Monday, February 1, 2010
50th Anniversary of Woolworth Sit-In
Here's what we'd do: I'd hook up the elmo so they could see the pictures enlarged and we'd jot our thinking and questions throughout the book. I wanted to see what information they could pull from the previous read aloud and draw conclusions on their own.
I'd never read this book before but the illustrations brought the experience to life. My treasures could see the difference between the white and black drinking fountains. They began to recognize how hard it was back then for folks of different color. Later that day, we were reading Time For Kids when the back had a timeline of the Path To Freedom. The Greensboro Sit-in was on it.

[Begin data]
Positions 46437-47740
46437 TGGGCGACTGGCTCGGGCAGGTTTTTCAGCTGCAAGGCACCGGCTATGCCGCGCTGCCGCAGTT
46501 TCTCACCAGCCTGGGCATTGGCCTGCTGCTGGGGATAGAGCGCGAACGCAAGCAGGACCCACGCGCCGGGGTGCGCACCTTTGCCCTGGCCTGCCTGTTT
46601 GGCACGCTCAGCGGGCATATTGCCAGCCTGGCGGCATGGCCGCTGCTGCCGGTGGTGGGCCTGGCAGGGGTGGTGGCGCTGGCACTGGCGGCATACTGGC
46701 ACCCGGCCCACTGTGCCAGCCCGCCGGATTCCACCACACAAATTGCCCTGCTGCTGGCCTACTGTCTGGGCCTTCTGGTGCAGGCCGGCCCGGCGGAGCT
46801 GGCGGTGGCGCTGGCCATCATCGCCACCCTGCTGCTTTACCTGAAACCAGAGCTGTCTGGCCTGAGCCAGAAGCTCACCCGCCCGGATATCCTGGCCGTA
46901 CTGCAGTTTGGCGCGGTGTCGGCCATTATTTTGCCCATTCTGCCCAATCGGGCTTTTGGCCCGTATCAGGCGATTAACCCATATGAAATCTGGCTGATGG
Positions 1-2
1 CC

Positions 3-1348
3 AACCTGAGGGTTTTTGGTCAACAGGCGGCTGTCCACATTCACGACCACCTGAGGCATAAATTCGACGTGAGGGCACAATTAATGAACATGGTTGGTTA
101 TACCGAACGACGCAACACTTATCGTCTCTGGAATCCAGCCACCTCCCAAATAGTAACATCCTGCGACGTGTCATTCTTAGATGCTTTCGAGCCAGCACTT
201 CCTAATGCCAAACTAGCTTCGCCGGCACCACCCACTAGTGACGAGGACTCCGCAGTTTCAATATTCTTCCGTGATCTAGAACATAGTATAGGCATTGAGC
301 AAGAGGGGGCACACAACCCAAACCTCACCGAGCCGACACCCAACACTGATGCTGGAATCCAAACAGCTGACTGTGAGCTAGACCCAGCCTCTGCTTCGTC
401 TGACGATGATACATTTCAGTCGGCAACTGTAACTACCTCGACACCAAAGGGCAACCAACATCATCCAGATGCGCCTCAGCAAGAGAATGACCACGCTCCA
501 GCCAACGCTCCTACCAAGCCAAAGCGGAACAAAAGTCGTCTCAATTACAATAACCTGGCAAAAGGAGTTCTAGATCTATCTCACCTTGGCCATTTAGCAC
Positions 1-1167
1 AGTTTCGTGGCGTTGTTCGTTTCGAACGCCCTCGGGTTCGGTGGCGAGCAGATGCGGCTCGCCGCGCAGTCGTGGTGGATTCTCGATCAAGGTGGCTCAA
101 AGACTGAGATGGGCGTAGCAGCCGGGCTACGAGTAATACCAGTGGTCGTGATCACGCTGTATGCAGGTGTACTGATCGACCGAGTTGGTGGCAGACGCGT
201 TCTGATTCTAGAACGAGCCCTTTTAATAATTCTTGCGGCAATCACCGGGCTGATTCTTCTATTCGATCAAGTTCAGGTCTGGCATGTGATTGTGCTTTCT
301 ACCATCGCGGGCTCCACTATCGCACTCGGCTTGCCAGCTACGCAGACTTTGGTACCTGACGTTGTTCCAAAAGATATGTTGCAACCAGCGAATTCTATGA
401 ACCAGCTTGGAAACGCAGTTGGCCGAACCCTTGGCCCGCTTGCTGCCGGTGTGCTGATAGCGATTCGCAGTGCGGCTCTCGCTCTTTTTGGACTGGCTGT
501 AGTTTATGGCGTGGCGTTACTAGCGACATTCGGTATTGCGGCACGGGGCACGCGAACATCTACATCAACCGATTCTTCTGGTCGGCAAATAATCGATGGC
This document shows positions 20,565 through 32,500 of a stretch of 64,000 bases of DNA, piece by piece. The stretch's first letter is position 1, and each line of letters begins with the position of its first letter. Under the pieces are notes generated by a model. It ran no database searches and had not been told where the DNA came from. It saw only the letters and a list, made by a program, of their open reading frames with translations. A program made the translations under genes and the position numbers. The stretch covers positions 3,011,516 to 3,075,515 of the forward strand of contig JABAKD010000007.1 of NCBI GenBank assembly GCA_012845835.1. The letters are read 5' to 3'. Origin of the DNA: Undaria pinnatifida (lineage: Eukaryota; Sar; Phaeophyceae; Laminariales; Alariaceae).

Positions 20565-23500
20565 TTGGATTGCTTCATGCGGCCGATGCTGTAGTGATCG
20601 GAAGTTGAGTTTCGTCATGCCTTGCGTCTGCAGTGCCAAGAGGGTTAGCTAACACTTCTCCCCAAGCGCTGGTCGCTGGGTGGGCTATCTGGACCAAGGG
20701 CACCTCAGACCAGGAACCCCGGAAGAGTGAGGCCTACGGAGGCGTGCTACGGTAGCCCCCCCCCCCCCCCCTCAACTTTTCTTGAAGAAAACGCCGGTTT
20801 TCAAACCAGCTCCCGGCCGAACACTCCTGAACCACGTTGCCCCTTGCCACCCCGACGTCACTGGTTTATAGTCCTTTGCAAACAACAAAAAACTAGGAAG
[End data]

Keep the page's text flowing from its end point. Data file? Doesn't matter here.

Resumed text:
But, for them it's a topic of study as for me. During a professional development time with Lester Laminack, he was sharing how everything can be taught using picture books. He began sharing some wonderful literature about the Civil Rights Movement. He made a statement that I've been marinating on ever since...for those 40 and under, the Civil Rights Movement is a topic of study. It's not real to them. For those over 40, we lived it.
For students to understand history, they need to read about it through powerful literature and read alouds. They need to read fiction, non-fiction, and literary non-fiction. Getting a collection of books for your unit of study will make it real for your treasures. Tomorrow, a follow-up discussion. Some things cannot be planned! Live in the moment and enjoy your treasures!